I wanted the reader to have to work at reading it, as we sometimes have to sit and think harder to piece together a memory or dream.

With this composition finalised I completed the edition. I had already begun to scan the original pencil line art and convert into Photoshop files, then to be filled with the pixel flush of colour.

POST 24: To sleep, perchance to dream. . .

You can see how I am paring down the amount of text gradually. I had in mind the idea of the way a prism separates out the spectrum within natural light, except here the notion is reversed and my head acts as a focus for what pours in. I also had the idea of text shaped by the visual components in the image - hence the right-hand page where it is a kind of shadow falling behind my head. 

The moment itself - cited on the page as occurring around 4.43am on that summer’s morning - had occurred in one of those brief interludes between slabs of heavy, velvet-black sleep. It felt partly a dream until I checked the scribbled note of the time I’d made in a bedside workbook the day after.

I was wanting to write more - include the phrase you see here below about the heart - but it seemed important to turn down the volume of text, maintain the sense of ‘quiet’.

POST 23: To die, to sleep – 

The centre spread was postponed in the order of what I tackled - again and again. 

I suspect I thought it would be easy to complete.
Of course, for so simple a thing, the effort to capture that dawn moment - when I got to it - proved deceptively difficult.

In this initial page from my workbook the sequence was firming up; standing by the frosted window of the bathroom and first noticing the curious peachy light flushing the sky beyond - walking back into my bedroom and opening the curtain to better see what was going on - the moment of seeing.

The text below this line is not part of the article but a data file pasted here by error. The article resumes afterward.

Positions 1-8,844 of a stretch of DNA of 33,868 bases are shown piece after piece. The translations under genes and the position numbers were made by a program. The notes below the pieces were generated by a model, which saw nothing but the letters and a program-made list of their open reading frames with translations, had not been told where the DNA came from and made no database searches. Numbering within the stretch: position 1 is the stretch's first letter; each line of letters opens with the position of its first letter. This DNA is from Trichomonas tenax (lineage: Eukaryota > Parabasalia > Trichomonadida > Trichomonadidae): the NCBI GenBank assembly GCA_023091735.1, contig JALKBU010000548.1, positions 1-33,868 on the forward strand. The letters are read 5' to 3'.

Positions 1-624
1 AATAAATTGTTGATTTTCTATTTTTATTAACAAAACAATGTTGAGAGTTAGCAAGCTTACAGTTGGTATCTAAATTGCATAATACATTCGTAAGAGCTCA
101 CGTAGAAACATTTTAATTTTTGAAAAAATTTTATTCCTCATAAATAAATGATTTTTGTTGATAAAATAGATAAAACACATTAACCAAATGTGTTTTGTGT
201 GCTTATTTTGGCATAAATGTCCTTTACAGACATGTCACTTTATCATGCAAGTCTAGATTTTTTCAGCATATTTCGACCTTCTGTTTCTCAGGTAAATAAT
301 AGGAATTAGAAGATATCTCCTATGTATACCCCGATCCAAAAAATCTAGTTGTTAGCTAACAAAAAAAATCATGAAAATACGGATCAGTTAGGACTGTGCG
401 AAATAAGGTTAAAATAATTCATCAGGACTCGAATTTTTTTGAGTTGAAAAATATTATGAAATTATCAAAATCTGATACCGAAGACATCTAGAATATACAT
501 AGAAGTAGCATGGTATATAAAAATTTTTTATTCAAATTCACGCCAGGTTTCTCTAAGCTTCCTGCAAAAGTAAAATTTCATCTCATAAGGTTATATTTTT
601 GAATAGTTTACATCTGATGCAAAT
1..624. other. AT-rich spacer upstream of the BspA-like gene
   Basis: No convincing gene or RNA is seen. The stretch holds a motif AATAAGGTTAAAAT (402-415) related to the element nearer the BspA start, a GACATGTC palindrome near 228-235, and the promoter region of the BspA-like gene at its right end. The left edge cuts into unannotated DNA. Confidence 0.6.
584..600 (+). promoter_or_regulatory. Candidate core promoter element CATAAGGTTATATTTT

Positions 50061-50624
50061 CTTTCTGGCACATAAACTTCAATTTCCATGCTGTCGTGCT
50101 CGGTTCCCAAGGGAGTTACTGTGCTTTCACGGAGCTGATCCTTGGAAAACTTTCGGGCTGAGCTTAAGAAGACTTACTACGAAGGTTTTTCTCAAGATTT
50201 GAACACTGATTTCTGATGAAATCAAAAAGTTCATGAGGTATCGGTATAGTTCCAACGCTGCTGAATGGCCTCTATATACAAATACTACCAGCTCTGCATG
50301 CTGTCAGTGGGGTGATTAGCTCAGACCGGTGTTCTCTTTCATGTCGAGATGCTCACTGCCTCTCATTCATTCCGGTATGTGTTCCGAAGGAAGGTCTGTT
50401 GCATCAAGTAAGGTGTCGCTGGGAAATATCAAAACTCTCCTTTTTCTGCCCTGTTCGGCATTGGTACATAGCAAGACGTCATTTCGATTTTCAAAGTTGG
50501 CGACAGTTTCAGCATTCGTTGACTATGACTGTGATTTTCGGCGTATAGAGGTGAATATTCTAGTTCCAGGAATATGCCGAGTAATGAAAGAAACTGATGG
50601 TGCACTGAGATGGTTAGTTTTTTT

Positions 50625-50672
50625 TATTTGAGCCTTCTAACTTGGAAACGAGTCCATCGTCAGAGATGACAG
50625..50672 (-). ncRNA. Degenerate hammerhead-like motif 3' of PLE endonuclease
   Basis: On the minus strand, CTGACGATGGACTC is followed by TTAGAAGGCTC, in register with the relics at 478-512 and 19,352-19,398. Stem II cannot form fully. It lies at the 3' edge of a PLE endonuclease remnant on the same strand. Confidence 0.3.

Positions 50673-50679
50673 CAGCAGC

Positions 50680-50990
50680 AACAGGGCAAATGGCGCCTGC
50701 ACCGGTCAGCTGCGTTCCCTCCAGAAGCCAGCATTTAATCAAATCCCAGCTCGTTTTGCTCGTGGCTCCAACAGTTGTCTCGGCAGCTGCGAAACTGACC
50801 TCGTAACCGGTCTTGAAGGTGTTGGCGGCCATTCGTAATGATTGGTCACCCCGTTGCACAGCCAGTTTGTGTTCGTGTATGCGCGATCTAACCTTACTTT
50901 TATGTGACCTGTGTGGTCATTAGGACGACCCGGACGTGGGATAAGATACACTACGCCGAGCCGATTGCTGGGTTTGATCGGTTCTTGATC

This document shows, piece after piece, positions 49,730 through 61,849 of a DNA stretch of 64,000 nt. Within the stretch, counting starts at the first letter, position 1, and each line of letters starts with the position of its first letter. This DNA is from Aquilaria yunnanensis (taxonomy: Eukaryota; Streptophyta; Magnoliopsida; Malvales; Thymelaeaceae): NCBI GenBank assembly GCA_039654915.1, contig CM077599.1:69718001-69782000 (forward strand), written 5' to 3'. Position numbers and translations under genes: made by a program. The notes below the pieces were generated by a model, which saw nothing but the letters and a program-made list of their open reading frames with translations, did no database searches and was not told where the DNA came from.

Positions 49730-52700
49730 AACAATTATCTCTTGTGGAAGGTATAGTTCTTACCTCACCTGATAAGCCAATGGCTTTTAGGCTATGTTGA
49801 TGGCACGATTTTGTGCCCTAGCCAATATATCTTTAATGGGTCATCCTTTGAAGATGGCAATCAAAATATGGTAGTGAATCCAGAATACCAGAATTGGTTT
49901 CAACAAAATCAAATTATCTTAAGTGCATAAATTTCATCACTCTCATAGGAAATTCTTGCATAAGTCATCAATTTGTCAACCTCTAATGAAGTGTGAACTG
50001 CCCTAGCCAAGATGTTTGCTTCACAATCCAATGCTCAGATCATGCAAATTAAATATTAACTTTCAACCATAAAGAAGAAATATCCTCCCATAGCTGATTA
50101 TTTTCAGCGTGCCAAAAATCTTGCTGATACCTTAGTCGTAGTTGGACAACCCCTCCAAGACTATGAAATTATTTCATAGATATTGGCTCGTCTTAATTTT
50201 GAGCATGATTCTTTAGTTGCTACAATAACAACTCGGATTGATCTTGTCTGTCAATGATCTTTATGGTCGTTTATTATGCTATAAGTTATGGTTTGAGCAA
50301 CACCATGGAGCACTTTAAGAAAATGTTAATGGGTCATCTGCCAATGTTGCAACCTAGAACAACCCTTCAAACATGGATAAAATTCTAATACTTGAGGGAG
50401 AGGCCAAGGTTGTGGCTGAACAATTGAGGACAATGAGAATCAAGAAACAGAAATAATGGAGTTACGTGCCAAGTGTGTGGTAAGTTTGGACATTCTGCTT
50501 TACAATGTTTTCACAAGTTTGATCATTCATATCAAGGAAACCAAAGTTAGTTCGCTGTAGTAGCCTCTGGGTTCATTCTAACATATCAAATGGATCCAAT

I already held the final composition in mind; left-hand page representing the window through which I looked, right-hand page showing me, looking. Final text accompaniment to be decided upon - as with all the pages - once the line images were set in place.

POST 22: A Fixed Point in Time

Back to the making of the 30th edition - Chameleon Skin Coat - after a dissection of the talk I was to give at its Small Publishers Fair launch last November (numbered posts below 18 - 21).

The creative process being equally disjointed, I had come to the conclusion that the centre pages of the piece (a section I tend to keep as a place for a showy, eye-catching part of the whole, emphasizing the visual rather than the textual) would occupy a quiet, still point within the narrative.

Amongst the flow of the edition (that had already expressed the historical provenance of why I had started the series alongside activities as an illustrator, storyboard artist and academic, and what approaches I had taken in 'bio auto graphic' that reflected all of those career strands) I had decided I would give over the centre pages to a moment that summer when I had pulled back a curtain to witness a rainbow curving down into the dawn banks of fog on Windermere.

This was the window in a modest 70s-built semi that had literally framed my appreciation of the Lake District's hills since the age of 15.
Charting the sky as mood palette as with this photo earlier this month.